READ: Stalley Seizes His Moment With Debut Album ‘Ohio’
So how would you describe your personal style since it’s a direct reflection of your brand?
Just like my cars, man. Clean and classic. [Laughs.] I come from the Midwest and everyone was hardworking and real blue collar, so that’s where Blue Collar Gang comes from. Massillon is as blue collar as it gets. There are 32,000 people and a lot of them wore uniforms, whether they were cops, firemen, mechanics, or working at steel factories. That type of industry is heavy so growing up, I always saw people dressed up, whether it was a suit or Dickies or Carhart. That’s really where my style comes from so it’s always been simplistic, clean and to the point. I wanted the collaboration with New Era to have the same feel—something clean that you could wear everyday. It’s not loud and you could throw it on with anything.
Tradition and pride. Where I’m from, New Era definitely represents tradition, so in a sense, sports memorabilia is equivalent to a collector’s items or even a trophy. For a lot of people, this is as close that we can get to being a part of the team, you know [Laughs.] This is how we show our pride so I definitely wanted to bring that feeling to Ohio and stamp it with my brand, as well as give back to the city and state, and give them something that can be proud to wear. I want them to be able to go to the games, to school and even to work with this hat on and feel proud that someone from this state is representing their home team at the same time.
We can’t forget to mention the latest mixtape you put out titled The Laughing Introvert. You just dropped your debut album, Ohio, in late October of last year and you’re already back. What prompted this release?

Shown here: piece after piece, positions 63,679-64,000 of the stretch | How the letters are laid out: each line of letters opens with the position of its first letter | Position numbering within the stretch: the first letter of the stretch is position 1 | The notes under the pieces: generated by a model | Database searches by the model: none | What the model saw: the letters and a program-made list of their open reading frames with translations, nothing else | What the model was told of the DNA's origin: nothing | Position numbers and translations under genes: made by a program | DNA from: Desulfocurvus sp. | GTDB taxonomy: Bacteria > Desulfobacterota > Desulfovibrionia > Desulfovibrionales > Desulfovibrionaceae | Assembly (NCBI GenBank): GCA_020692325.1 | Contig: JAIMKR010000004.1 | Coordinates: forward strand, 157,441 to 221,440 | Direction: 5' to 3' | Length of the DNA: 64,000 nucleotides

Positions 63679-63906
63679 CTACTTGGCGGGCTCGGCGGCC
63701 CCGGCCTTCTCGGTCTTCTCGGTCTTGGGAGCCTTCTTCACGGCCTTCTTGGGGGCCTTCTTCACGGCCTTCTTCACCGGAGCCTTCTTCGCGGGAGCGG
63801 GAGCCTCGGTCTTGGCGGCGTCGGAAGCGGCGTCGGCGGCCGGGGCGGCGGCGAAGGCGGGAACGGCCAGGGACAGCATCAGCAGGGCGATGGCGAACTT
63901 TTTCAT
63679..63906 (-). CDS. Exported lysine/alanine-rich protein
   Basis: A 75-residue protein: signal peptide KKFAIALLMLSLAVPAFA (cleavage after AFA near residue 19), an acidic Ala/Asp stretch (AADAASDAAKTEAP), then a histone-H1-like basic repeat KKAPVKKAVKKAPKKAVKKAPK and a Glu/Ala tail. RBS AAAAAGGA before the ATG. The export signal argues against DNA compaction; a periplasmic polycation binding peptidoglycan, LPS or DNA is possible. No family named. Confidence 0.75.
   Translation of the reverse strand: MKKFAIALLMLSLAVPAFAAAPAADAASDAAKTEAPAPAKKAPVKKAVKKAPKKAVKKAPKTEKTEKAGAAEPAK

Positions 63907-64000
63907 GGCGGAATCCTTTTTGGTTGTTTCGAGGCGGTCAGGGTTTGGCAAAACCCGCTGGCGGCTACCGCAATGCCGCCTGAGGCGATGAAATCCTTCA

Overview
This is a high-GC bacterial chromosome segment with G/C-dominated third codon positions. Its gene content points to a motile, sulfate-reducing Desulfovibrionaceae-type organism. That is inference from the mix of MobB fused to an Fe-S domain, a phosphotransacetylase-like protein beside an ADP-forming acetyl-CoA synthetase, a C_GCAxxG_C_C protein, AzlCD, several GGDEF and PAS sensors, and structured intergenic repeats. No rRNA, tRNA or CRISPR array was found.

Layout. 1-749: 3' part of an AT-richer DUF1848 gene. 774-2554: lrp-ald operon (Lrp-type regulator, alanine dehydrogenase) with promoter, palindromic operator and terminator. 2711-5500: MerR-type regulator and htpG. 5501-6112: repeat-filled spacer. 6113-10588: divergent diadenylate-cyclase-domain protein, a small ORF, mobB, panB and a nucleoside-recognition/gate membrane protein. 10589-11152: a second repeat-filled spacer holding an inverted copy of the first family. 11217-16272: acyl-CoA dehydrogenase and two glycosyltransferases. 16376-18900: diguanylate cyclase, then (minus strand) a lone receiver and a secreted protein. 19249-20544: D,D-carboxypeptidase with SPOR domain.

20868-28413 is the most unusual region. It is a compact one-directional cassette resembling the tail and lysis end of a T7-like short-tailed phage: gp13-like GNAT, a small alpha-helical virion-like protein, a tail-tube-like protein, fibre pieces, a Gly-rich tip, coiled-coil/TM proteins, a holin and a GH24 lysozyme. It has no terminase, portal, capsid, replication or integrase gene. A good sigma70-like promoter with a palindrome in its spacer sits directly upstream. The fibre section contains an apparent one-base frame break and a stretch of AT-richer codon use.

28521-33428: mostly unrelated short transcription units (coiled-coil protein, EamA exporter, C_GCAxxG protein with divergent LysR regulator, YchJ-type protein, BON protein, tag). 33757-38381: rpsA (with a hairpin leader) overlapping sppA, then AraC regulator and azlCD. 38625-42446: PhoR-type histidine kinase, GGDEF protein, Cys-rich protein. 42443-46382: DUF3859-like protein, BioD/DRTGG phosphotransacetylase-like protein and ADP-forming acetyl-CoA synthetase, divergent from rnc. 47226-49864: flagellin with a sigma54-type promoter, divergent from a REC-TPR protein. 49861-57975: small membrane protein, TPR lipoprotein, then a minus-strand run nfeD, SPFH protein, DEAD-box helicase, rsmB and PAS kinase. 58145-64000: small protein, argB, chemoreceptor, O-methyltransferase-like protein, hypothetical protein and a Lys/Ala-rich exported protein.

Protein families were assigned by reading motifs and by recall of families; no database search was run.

I’m always working and I’m always in the studio creating, so really I wanted to give the fans something. I know a lot of them supported me with the album and came out to the tour stops I’ve had here in the States and overseas, so I felt like it was time to give them something. My music is naturally for the summer and warmer months too, so I had to give them something they could ride to and enjoy. The project is short with only seven tracks, but it definitely captures a certain vibe I wanted to give off. I feel like there’s no fun or feeling in the music anymore so I wanted to give the people a project that they could enjoy and really create a sound that people would forever remember where they were when they first heard it.
Unlike Ohio, The Laughing Introvert doesn’t have big name features. Was that a conscious effort on your part?
Yeah, I just wanted it to not be so feature-heavy and just put together good music on my own. It was a conscious decision, but at the same time it wasn’t because I was just working and vibing. It’s funny actually because the few guys that are featured just happened to stop by the studio and we’d work. It just happened to be the right situation at the right time, and everything came together perfect.
Stream Stalley’s The Laughing Introvert here.